• Veronica Tadross

Mary Isn't Welcome at Chaminade High School

How would you respond if I told you that single-sex schools were just as immoral as racial segregation? Maybe you would agree with me. You may tell me I'm exaggerating. If all-boys schools existed this long without opposition they must be well-intentioned, right? Well, if you think again, you might be surprised. Really, really surprised.


To clarify, I am not saying that our era is nearly as discriminatory or dehumanizing as the time period of racial segregation. African-Americans at this time experienced horrible treatment I could never imagine, and there is unfortunately still racism today. I am saying that if any private schools excluded students of different races today, it would be considered, and would be, discriminatory. There is no reason that we should have a different standard for what is discrimination for gender.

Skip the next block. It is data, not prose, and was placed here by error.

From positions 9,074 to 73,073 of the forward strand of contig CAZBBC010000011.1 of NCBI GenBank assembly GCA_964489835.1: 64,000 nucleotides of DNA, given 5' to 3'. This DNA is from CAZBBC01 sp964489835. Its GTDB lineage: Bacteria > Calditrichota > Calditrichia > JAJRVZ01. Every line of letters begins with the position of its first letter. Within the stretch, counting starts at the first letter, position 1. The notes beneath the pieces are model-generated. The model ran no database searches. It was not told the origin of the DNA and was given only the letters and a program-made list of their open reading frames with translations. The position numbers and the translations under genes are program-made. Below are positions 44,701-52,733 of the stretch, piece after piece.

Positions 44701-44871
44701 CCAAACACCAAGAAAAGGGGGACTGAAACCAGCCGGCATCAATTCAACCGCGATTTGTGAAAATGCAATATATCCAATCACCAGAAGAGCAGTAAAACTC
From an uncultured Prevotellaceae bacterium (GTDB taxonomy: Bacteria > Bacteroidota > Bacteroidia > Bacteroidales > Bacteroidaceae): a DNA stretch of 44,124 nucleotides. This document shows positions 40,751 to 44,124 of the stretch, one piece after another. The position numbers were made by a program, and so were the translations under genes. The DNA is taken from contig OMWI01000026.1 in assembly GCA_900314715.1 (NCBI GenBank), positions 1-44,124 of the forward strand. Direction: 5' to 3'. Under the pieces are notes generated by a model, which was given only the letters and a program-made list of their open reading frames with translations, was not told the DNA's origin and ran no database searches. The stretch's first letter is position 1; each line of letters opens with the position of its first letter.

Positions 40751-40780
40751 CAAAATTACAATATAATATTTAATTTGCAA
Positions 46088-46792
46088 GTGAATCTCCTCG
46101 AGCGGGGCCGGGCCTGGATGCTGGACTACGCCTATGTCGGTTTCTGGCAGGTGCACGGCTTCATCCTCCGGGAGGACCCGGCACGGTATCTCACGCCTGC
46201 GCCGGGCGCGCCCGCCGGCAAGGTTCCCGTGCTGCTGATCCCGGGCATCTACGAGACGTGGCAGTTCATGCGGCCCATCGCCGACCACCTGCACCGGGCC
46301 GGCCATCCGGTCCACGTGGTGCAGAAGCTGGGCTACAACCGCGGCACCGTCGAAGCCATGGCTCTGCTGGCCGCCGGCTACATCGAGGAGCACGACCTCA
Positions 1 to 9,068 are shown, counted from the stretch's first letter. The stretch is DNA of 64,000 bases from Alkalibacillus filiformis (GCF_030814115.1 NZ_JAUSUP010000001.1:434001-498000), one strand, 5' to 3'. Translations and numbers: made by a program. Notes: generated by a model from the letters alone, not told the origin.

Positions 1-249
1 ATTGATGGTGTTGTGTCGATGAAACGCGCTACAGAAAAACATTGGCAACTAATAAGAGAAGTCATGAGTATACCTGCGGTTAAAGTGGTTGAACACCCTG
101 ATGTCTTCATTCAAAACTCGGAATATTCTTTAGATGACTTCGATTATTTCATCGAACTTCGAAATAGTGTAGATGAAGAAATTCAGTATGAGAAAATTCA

Linda Brown was born in the 1940s, a difficult time for many African-Americans. When she reached the fragile age of a third grader, she was denied admission to Sumner Elementary, an all white school which was much closer to her home and provided a much better education than the all African-American school. Her father sued the school district, and eventually in Brown vs. Board of Education, the Supreme Court banned segregation in schools and established the principle that separate but equal is impossible. Today, single-sex private schools see gender separation as beneficial, because opposite genders can be "distracted" by one another. White people used to justify racial segregation by saying African Americans are a "distraction." George Washington initially excluded African-American men from the Continental Army because he thought white men would work better alone. Fast forward, when Frantz Elementary School began accepting African-American students in 1960 an angry mob tried to stop the new students from entering and "distracting" everyone else. Using the label of a "distraction" to exclude someone dehumanizes him or her, blatantly disregarding his or her well-being. Ultimately, kicking out one group just so another is less triggered promotes superior and inferior roles in society. Single-sex schools are different because they're separate but equal, right? That's impossible. We sorted this out 80 years ago. As many of you probably know I go to Kellenberg Memorial High School (KMHS) in Uniondale, NY. Nearby, Chaminade High School, an all-boy institution run by the same religious brothers as KMHS, offers more languages, more prestigious extracurriculars, a fancy science center, and several other amenities that are not open to any young woman on Long Island. To get an education close to this, a girl's parents would have to pay a ridiculous sum of money to send her to high school over 90 minutes away. All-boys schools will be much better the majority of times, because they have been around for longer and have higher endowments due to having more working alumni. Banning girls from a higher level school just because boys will learn more effectively without this "distraction" promotes superior and inferior roles in society, further disadvantaging women in schools, the workplace, and society. They are all connected. Chaminade is run by the Society of Mary, but if Mary descended from Heaven, they would tell her she's not the right gender to attend the school! Would Mary really want this? Would any woman want this? Before these private schools strive for the morality that they preach everyday, they need to dismiss their meaningless intuitions, and recognize that a breach of morals is occurring within their own ranks.

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